It will surprise no one to learn that Dr Dre has very good speakers in his studio. And when I say very good, I don’t mean very good in a pricey and popular headphones kind of way. I mean very good in a “holy s**t, I can hear every individual speck of space dust in this galactic wall of sound” kind of way. It’s how we would all listen to music if we were billionaire music industry moguls.
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Dre has given us permission to use his Santa Monica studio – across the road from the legendary Interscope Records – to hear ‘Lust For Life’, the latest Lana Del Rey album, for the first time. The inside of the studio is clad with expensive-looking wood. The lights are seductively dimmed. It looks both like Don Draper’s office and the cockpit of the Millennium Falcon. There’s a bubbling lava lamp next to a Bruce Lee lampshade on top of the main desk. The drinking water is perfectly cool. It’s totally LA.
It’s a fitting place to listen to Del Rey’s coming-of-age record. Huge in scale in every sense – sonically, vocally, thematically – it’s the culmination of two years of relentless work. Writing, editing, discarding, rewriting, tinkering, erasing, rebuilding. As she’ll tell me the following day: “I kind of felt when I started I was going to be in this whole new zone when I was done, a whole new space. I’m really proud that there’s a shift in tone, a shift in perspective. There’s a bit of reflectiveness on what I’m seeing and it’s integrated with how I’m feeling. Normally I’m just, ‘Let me just put this all out there,’ and then I’m really surprised when people are like, ‘You’re f**king crazy.’”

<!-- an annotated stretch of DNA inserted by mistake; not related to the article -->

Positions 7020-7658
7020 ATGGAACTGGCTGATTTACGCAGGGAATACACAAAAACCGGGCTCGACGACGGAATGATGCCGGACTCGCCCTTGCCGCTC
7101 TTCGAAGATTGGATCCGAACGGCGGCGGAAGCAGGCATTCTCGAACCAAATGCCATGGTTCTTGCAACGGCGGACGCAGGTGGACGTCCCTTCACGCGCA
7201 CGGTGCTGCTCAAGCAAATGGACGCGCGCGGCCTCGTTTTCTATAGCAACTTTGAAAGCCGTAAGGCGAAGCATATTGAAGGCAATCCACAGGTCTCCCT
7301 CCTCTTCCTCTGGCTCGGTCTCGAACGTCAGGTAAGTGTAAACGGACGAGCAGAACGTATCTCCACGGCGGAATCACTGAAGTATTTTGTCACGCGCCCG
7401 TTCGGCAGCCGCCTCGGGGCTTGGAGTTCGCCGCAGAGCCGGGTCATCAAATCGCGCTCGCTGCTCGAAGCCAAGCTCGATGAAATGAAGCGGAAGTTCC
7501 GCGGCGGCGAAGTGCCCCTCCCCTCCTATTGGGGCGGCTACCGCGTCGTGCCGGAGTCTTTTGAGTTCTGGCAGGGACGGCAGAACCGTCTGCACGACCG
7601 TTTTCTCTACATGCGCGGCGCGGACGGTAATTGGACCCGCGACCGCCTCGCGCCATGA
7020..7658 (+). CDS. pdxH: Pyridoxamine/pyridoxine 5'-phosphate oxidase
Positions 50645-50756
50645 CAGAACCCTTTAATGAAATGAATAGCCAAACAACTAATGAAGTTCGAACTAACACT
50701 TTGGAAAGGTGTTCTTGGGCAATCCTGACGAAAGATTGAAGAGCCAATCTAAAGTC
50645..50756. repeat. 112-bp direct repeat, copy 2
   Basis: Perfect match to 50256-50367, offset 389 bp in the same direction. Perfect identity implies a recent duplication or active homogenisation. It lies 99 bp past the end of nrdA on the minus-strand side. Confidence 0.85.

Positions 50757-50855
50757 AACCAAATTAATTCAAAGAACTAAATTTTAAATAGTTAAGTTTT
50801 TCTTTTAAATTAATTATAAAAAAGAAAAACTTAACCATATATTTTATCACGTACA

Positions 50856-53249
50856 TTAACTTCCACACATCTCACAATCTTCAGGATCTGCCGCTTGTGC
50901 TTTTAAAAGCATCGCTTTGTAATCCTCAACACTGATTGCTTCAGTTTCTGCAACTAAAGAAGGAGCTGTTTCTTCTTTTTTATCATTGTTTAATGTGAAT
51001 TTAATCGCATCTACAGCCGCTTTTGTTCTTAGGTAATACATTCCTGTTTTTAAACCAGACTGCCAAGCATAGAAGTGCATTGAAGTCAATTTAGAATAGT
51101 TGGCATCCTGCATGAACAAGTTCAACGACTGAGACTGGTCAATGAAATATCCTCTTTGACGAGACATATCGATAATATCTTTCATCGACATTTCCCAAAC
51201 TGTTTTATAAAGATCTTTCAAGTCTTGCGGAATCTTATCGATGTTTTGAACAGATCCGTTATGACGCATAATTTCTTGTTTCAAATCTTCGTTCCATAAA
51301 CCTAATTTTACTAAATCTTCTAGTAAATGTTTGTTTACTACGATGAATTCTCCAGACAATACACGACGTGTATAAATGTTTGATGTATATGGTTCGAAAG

Del Rey has been Interscope labelmates with Dre since October 2011, when she bought herself out of her contract with 5 Points Records, where she’d toyed with different identities and different sounds. Six months earlier, she’d become an overnight star when her aesthetic clicked and she released her debut single proper, ‘Video Games’. In the space of three acclaimed albums (2012’s ‘Born To Die’, 2014’s ‘Ultraviolence’ and 2015’s ‘Honeymoon’) she’s gone from lo-fi internet queen to fully formed Hollywood superstar. And now she doesn’t just have the songs – they’ve been there since the first day Lizzy Grant looked in the mirror and Lana Del Rey winked back – but also the production, the ambition, the pulling power and the brass balls to make ‘Lust For Life’.
I hear nine tracks through the big speakers – ‘Love’, ‘Lust For Life’ (Ft. The Weeknd), ’13 Beaches’, ‘Cherry’, ‘White Mustang’, ‘Groupie Love’ (Ft. A$AP Rocky), ‘Coachella – Woodstock In My Mind’, ‘Beautiful People Beautiful Problems’ (Ft. Stevie Nicks) and ‘Tomorrow Never Came’ (Ft. Sean Ono Lennon) – before driving up to a rooftop bar in Hollywood to order drinks from wannabe film stars and looking up towards the hills to meditate on what I’ve just heard. Shoo-wops, doo-wops, wall of sound production; tender moments, angry moments; sex, cars, uncertainties; opulent LA life. If you squint, you can see the famous Hollywood sign in the distance. If you close your eyes you can see Del Rey looking out from her window right inside the middle of the H.
The next day we’re in a different studio in a different part of town, this one belonging to Del Rey’s longtime collaborator and producer Rick Nowels. He greets us at the door with a massive grin and ushers us into the main room where the album was recorded. It’s untidy, in a warm and homely way. He wants to know what we think of the record. He’s excited to talk about it. Nowels is a 57-year-old music industry legend who’s worked with Madonna, Tupac, Stevie Nicks and more, but it’s obvious that there’s a particular space in his head and his heart reserved for Del Rey, who he repeatedly describes as “special” and “remarkable”.
Del Rey arrives. She’s wearing a crocheted T-shirt and jeans. We sit down in a side room and both press record on our phones. There’s a book about Manson Family victim Sharon Tate on the table that neither of us notices until after the interview is over. I ask her if she’s as happy as she looks on the cover of the new album. “Yeah…” she says. “That was my goal, you know, to get to that place of feeling like in my daily life I had a lot of momentum. Like a moving-on-ness from wherever that other place was that ‘Honeymoon’ and ‘Ultraviolence’ came from. I loved those records, but I felt a little stuck in the same spot.”